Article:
In the first corridor, we find images of Tausert before deities, though some of these have been usurped to show a king rather than Tausert herself. These images appear to be about the only decorations which were changed for Setnakht. Most of the remaining decorative plan remained the same, with the exception that most of the places where the queens image or name appears, the area was plastered over and painted with king Setnakht's image and name.
Within the second and third corridors are passages from the Book of the Dead and in the ritual shaft are images of various deities. In the first small hall are again scenes from the Book of the Dead, and in the following antechamber are images of deities.Just prior to the antechamber to the first burial chamber, we find scenes from the Opening of the Mouth ritual. The first burial chamber has scenes from the Book of Gates and the closing scenes from the Book of Caverns, along with an astronomical ceiling.
After the first burial chamber, the corridors are decorated with scenes from the Amduat, and the second burial chamber has an astronomical ceiling, along with scenes from the Book of Gates on its walls. Very little in the way of funerary equipment was found in this tomb, other then a smashed sarcophagus.
General Site Information
- Structure: KV 14
- Location: Valley of the Kings, East Valley, Thebes West Bank, Thebes
- Owner: Tausert and Setnakht
- Other designations: 14 [Lepsius], 20, S [Hay], 9 [Champollion], C [Burton], H, plan G
[Pococke], Ve Tombeau l'ouest [Description]
- Site type: Tomb
- Axis in degrees: 264
- Axis orientation: West
- Latitude: 25.44 N
- Longitude: 32.36 E
- Elevation: 186.83 msl
- North: 99,387.387
- East: 93,982.717
- JOG map reference: NG 36-10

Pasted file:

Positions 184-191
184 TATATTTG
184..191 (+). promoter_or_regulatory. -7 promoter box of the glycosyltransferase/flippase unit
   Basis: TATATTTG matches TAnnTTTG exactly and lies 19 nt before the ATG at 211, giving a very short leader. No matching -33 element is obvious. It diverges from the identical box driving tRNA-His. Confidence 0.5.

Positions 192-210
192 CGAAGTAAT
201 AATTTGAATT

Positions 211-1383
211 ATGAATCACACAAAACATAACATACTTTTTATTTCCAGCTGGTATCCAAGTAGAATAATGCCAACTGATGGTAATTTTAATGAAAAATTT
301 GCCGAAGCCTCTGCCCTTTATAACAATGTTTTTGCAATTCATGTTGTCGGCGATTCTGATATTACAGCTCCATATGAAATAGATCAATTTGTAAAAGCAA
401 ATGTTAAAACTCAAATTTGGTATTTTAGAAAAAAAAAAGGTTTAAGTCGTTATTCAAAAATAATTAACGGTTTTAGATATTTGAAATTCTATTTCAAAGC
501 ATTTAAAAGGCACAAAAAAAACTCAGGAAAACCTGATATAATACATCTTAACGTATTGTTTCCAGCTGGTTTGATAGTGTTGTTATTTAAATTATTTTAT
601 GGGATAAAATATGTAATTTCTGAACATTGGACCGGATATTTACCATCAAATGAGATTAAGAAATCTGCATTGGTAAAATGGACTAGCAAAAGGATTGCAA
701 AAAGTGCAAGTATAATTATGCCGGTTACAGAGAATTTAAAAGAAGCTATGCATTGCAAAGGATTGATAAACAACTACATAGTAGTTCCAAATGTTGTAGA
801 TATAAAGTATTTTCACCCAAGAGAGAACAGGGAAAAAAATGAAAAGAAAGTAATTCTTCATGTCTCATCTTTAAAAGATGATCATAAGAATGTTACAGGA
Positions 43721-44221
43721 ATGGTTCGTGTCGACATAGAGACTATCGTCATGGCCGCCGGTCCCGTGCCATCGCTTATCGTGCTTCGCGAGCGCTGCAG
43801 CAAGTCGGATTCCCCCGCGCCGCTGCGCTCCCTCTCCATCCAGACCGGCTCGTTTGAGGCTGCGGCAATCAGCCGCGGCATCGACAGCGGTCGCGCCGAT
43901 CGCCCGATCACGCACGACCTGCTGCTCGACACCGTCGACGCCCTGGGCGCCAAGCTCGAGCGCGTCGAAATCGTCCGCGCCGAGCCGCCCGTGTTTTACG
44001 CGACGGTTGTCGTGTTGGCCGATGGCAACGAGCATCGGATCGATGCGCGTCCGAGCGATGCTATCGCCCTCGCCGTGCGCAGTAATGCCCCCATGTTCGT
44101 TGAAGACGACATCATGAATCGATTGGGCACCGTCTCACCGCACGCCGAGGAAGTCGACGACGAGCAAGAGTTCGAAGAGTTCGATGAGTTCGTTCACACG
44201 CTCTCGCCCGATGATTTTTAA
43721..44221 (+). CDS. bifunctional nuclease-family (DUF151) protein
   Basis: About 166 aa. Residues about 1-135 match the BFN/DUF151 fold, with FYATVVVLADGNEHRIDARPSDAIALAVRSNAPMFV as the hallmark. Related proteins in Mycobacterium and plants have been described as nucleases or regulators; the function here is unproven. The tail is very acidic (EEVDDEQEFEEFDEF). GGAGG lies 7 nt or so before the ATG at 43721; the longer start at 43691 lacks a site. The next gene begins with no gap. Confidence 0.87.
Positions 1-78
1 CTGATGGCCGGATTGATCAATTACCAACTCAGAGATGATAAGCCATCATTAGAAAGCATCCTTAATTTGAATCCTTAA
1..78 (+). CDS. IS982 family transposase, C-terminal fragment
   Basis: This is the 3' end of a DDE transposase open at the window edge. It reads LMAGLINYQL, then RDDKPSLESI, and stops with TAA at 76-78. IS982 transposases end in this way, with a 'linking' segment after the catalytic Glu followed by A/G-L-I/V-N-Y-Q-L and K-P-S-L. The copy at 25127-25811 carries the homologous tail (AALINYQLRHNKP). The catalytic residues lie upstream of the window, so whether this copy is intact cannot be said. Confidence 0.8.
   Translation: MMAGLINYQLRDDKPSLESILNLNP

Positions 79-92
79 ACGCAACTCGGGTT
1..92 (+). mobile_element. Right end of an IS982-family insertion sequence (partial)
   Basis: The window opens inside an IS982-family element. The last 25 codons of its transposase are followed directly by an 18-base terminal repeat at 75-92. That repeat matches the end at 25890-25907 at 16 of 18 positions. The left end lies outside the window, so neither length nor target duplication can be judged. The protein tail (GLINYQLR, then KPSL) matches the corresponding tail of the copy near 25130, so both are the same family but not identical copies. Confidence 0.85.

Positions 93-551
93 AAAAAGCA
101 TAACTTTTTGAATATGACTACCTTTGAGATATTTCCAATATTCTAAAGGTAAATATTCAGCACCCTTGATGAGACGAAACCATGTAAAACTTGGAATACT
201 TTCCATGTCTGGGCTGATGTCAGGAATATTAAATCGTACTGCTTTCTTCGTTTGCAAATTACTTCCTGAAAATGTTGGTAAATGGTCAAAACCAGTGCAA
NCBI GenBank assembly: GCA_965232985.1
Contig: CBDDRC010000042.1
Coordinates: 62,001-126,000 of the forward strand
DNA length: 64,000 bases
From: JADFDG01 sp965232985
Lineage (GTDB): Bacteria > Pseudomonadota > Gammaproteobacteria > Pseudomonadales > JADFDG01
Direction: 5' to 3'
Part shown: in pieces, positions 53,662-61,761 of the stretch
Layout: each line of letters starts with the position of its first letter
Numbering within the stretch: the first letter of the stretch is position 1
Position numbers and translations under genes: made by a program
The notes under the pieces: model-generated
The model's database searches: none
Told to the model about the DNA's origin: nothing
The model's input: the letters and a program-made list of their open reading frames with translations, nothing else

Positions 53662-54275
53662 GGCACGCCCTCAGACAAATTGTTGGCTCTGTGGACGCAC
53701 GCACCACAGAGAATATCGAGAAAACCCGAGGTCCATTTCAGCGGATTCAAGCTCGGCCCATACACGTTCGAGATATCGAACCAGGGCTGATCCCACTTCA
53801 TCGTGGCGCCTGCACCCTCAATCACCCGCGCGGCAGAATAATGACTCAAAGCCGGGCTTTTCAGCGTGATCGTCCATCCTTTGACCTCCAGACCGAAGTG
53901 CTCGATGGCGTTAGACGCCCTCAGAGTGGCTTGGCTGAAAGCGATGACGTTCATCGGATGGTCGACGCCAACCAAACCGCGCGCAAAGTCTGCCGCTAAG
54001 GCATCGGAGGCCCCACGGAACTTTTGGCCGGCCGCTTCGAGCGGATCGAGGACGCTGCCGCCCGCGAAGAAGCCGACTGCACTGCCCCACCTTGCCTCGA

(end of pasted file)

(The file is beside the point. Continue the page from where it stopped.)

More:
- Modern governorate: Qena (Qina)
- Ancient nome: 4th Upper Egypt
- Surveyed by TMP: Yes
- Maximum height: 6.01 m
- Minimum width: 0.89 m
- Maximum width: 13.31 m
- Total length: 158.41 m
- Total area: 628.55 m
- Total volume: 2128.83 m
Additional Tomb Information
- Entrance location: Base of sheer cliff
- Owner type: King
- Entrance type: Ramp
- Interior layout: Corridors and chambers
- Axis type: Straight
- Sunk relief
- Tomb equipment
- New Kingdom, Dynasty 19, Tausert (begun during the reign of Seti II)
- New Kingdom, Dynasty 20, Setnakht (tomb taken over for burial of this ruler)
History of Exploration
- Pococke, Richard (1737-1738): Mapping/planning
- Napoleonic Expedition (1799): Epigraphy
- Burton, James (1825): Mapping/planning
- Franco-Tuscan Expedition (1828-1829): Epigraphy
- Lepsius, Carl Richard (1844-1845): Epigraphy
- Service des Antiquits (1893-1895): Excavation
- Altenmller, Hartwig (1983-1987): Excavation (conducted for the University of Hamburg)
|Complete Valley of the Kings, The (Tombs and Treasures of Egypt's Greatest Pharaohs)||Reeves, Nicholas; Wilkinson, Richard H.||1966||Thames and Hudson Ltd||IBSN 0-500-05080-5|
|Valley of the Kings||Weeks, Kent R.||2001||Friedman/Fairfax||ISBN 1-5866-3295-7|
|Valley of the Kings||Heyden, A. Van Der||Al Ahram/Elsevier|